LOS ANGELES — Early introduction of peanut maintained a reduction in the prevalence of peanut allergy despite 12 months of peanut avoidance, according to findings from the LEAP-On study simultaneously published in the New England Journal of Medicine and presented in a press conference at the American Academy of Allergy, Asthma and Immunology Annual Meeting.
In the original LEAP study, early introduction of peanuts significantly reduced the risk for the development of peanut allergy among children at high risk for this allergy and moderated immune responses to peanuts.
George Du Toit
“The question then was: What if these infants who had been eating peanuts stopped eating peanuts?” George Du Toit, MD, study researcher from Evelina London Children’s Hospital and the Portland Hospital of London, said during a press conference. “There were some signals from eggs studies, in which, even after a short window of avoidance – around 4 weeks – many patients had lost that state of unresponsiveness that had protected them.”
To determine whether patients who had consumed peanut would remain protected against peanut allergy after an interruption of peanut consumption for 12 months, the researchers enrolled 550 of the eligible patients – regardless of previous inclusion in ‘peanut-consumption’ or ‘peanut-avoidance’ cohorts – from the primary trial to actively avoid peanut protein for 12 months.
According to study results, the rate of adherence to avoidance in the follow-up study was high: 90.4% in the ‘avoidance’ cohort vs. 69.3% in the ‘consumption’ cohort. At 72 months, peanut allergy was significantly more prevalent among patients in the ‘avoidance’ cohort than among those in the ‘consumption’ cohort (18.6% vs. 4.8%; P<0.001).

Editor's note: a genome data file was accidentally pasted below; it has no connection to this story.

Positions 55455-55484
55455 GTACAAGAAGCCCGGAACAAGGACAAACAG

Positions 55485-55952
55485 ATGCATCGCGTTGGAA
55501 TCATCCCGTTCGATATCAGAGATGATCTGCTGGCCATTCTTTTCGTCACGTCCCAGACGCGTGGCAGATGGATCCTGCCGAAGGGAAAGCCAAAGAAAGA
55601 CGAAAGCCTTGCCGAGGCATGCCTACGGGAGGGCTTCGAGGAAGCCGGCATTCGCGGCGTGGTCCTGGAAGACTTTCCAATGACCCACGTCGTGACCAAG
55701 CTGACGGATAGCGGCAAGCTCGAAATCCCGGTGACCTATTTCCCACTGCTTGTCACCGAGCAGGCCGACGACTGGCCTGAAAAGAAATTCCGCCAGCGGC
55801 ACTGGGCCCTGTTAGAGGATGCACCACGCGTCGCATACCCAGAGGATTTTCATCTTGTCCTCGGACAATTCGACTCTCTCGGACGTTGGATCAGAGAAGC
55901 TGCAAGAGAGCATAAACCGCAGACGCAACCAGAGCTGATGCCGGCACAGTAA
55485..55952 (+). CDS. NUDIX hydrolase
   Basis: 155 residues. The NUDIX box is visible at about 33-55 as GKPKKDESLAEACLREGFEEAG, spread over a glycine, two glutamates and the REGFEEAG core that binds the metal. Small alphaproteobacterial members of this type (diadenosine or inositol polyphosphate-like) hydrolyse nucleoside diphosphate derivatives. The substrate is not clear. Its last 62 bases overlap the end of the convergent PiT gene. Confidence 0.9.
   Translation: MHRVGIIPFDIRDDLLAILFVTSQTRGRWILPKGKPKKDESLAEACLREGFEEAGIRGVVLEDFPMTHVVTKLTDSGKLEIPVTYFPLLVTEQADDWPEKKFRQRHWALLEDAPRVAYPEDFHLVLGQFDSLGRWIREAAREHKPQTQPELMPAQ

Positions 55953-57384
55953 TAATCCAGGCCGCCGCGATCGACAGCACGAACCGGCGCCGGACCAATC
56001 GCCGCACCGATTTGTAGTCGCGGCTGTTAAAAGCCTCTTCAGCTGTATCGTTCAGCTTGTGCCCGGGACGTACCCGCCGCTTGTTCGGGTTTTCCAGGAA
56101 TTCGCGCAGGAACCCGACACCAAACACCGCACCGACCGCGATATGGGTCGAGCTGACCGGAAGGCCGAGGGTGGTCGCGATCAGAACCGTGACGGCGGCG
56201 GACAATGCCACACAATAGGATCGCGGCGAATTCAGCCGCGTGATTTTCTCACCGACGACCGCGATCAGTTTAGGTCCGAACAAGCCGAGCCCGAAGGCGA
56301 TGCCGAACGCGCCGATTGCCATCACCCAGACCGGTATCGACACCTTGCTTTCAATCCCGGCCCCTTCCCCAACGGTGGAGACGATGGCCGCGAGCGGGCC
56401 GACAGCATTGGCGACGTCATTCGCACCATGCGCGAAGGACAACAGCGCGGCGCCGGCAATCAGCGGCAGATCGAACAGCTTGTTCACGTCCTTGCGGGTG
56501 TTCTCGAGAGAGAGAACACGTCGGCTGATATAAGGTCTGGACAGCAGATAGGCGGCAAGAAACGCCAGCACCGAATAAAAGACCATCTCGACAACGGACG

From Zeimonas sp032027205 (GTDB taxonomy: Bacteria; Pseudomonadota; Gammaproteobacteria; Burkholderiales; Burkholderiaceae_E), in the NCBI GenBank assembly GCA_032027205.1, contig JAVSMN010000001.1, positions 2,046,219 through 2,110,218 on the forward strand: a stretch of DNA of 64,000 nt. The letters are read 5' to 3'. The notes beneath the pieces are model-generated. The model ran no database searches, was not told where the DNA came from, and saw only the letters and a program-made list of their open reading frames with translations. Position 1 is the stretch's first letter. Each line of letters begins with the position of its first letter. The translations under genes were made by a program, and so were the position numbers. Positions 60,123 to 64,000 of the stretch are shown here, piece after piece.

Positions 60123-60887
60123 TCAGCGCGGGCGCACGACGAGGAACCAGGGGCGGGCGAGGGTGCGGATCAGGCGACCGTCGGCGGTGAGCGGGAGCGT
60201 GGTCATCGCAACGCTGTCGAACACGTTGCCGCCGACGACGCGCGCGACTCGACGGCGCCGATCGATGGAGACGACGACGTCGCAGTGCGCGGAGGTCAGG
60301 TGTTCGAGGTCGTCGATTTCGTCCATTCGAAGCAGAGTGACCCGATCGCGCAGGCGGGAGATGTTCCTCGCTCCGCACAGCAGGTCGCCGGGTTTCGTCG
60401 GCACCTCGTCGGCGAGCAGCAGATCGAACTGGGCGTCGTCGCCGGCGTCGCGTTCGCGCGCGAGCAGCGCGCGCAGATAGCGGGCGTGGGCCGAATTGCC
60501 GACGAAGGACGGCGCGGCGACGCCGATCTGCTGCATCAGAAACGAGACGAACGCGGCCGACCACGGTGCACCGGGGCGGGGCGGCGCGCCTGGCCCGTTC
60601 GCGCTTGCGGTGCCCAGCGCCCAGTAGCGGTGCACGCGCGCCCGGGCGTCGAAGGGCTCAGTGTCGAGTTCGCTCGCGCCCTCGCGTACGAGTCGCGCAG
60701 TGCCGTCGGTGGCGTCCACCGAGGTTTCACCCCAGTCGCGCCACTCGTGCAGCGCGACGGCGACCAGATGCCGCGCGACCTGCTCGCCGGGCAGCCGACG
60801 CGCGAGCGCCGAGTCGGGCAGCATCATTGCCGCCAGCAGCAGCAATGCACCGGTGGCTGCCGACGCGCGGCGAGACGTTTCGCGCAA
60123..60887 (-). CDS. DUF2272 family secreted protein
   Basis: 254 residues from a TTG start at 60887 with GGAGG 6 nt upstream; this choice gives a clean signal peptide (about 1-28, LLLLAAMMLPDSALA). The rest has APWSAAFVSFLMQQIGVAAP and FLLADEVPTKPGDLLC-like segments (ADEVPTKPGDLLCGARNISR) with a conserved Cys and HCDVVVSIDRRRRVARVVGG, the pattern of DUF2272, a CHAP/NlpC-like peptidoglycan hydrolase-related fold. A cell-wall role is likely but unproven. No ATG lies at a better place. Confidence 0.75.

While three cases of allergy developed in each cohort, after 12 months of avoidance there was no significant increase in the prevalence of allergy among participants in the consumption group (3.6% at 60 months and 4.8% at 72 months; P= 0.25).
“The findings suggest that children who have regularly consumed peanut-containing foods from infancy to age 5 as a peanut allergy prevention strategy can safely switch to consuming peanut as desired as part of a normal diet,” Daniel Rotrosen, MD, director of NIAID’s Division of Allergy, Immunology and Transplantation, said in a press release. “We expect that many will continue to enjoy peanut-containing foods consumed regularly, and others will maintain their non-allergic status with moderate intervals of diminished or no peanut consumption.”
Additionally, the study demonstrated that fewer patients in the ‘consumption’ cohort had high levels of Ara h2–specific IgE and peanut-specific IgE, while patients in the ‘consumption’ cohort sustained a higher level of peanut-specific IgG4 and a higher peanut-specific IgG4:IgE ratio.
“Further studies are needed to determine the longer term effects of intermittent ad lib peanut consumption following introduction early in life,” Gideon Lack, MD, from King's College London, said in a press release. “Parents of infants and young children with eczema or egg allergy should consult with an allergist, pediatrician or their general practitioner prior to feeding them peanut products.”– by Bob Stott
Du Toit G, et al. N Eng J Med. 2016; doi:10.1056/NEJMoa1514209.
Disclosure: Du Toit reports no relevant financial disclosures. The LEAP study was funded by the National Institute of Allergy and Infectious Diseases, and the Food Allergy Research and Education. Please see the full study for a list of all other authors’ relevant financial disclosures.